The NBA tips off for real on December 22, but the competition actually begins tomorrow. That’s when the Raptors will reconvene with their mega 20-man roster to run the squad through their 2020 training camp. We’ve done this dance before, even if this time the team will be staying abroad to play their home games in Tampa, Florida for the coming season.
Before we get to all that however, let’s review where the roster stands now and how it’ll all likely fit together for the coming 2020-21 season. Here are the tiers of the latest iteration of the Raptors, with some analysis on where these players are now and what they could mean for the team going forward.
Training Camp Hopefuls
Not to breeze past these names too fast, but it remains highly doubtful any of Ellenson, Johnson, or Watanabe will stick on the Raptors roster for the coming season. And with the uncertainty surrounding the entire G League right now, it also remains unclear as to whether we could see these guys on the 905. In a normal year, that’d be the thinking, but that’s not the case here. Sorry, fellas!
Of this bunch, and at almost 24 years of age, Ellenson has the highest pedigree on which to build. He’s a 6’10” former first round pick (18th in 2016) and was a former player for the 905, so he’s familiar with the team and its systems already. The 23-year-old Watanabe, meanwhile, is an undrafted forward who spent the last two seasons on the fringes of the Memphis Grizzlies’ rotation. Johnson has Yuta slightly beat as a former 50th pick in 2018. He’s a similiarly-sized forward who comes into the season at 24 years old after having spent the past two seasons with the Pacers.
With the Raptors invested in 17 other players, enjoy these three while you can!
As the team’s first round pick in 2020, and as an obvious clone of Fred VanVleet, the career path forward for Flynn is obvious. He’s an undersized guard who runs the pick-and-roll with confidence, which is, at a basic level, what every team needs from their point guard (especially their backup). Can Flynn do more than that at the NBA level? Well, we’ll see. If nothing else, Toronto is going to develop him towards having a chance to prove it.
As for Harris, his abilities are perhaps more replaceable. He’s a scoring two-guard, which the Raptors already have in both Norman Powell and Terence Davis — and can be found all over the place on the league’s scrap heap. As far as succession plans go, much like Flynn, it makes sense to see what could be there with Harris. Given how abruptly things ended between the Raptors and Dewan Hernandez, however, Jalen’s runway could be shorter than we realize.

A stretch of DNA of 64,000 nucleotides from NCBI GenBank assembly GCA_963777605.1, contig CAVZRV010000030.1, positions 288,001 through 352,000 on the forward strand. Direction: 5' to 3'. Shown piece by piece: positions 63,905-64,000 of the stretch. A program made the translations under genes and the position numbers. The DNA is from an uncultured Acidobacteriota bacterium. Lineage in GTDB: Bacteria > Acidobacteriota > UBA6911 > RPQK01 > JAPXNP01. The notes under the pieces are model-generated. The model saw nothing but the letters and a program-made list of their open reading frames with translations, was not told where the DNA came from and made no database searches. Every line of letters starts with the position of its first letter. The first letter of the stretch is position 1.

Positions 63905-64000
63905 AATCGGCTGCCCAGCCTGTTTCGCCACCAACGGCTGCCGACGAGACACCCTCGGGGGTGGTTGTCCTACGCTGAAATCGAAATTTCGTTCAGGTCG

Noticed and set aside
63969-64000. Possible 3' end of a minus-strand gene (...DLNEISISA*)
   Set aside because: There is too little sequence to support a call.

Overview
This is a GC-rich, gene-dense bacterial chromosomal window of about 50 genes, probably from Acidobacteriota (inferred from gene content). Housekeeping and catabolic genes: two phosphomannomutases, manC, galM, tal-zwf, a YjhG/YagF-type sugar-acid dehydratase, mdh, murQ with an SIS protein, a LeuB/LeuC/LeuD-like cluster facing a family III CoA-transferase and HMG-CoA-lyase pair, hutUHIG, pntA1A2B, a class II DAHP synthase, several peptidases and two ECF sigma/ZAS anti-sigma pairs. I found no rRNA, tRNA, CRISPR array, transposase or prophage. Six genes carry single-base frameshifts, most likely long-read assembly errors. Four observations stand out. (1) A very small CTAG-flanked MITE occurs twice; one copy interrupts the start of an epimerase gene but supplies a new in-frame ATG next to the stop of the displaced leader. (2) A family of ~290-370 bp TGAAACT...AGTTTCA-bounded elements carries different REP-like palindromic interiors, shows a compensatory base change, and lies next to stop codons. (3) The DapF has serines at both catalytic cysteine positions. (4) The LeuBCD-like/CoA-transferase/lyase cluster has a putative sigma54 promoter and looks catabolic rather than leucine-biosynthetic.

On the Bubble
All three of these guys are going to be on the 2020-21 Raptors.
Brissett is still of interest to Toronto, and this could be the year he proves himself to be a useful rotation player (bumping himself up a couple of tiers in the process). Same goes for Watson, who showed out in a couple performances in the Bubble over the summer, but still has a ways to go before becoming a regular in the rotation. Both players have what the Raptors want: they can guard multiple positions, they can excel within narrowly defined roles, and they’ve shown the ability to do a bit more (without trying to do too much) when the situation calls for it. Smaller stakes, sure, but there’s much to play for here for both Brissett and Watson.
Davis, meanwhile, has become a quagmire from which the Raptors seem determined not to escape. They could have released him before his contract guarantee date on November 29th, but apparently feared reprisal from the NBPA. The official statement from the team is that they want to let the justice system do its work, which, fine. But they’ve also invited Davis to training camp when it’s clear he should stay away from the team. Ultimately, it feels like this saga is not going to end in any sort of satisfactory manner — and in that, the Raptors could have done more.
Setting aside my declaration off the top of this section: it will be hard to root for Davis again.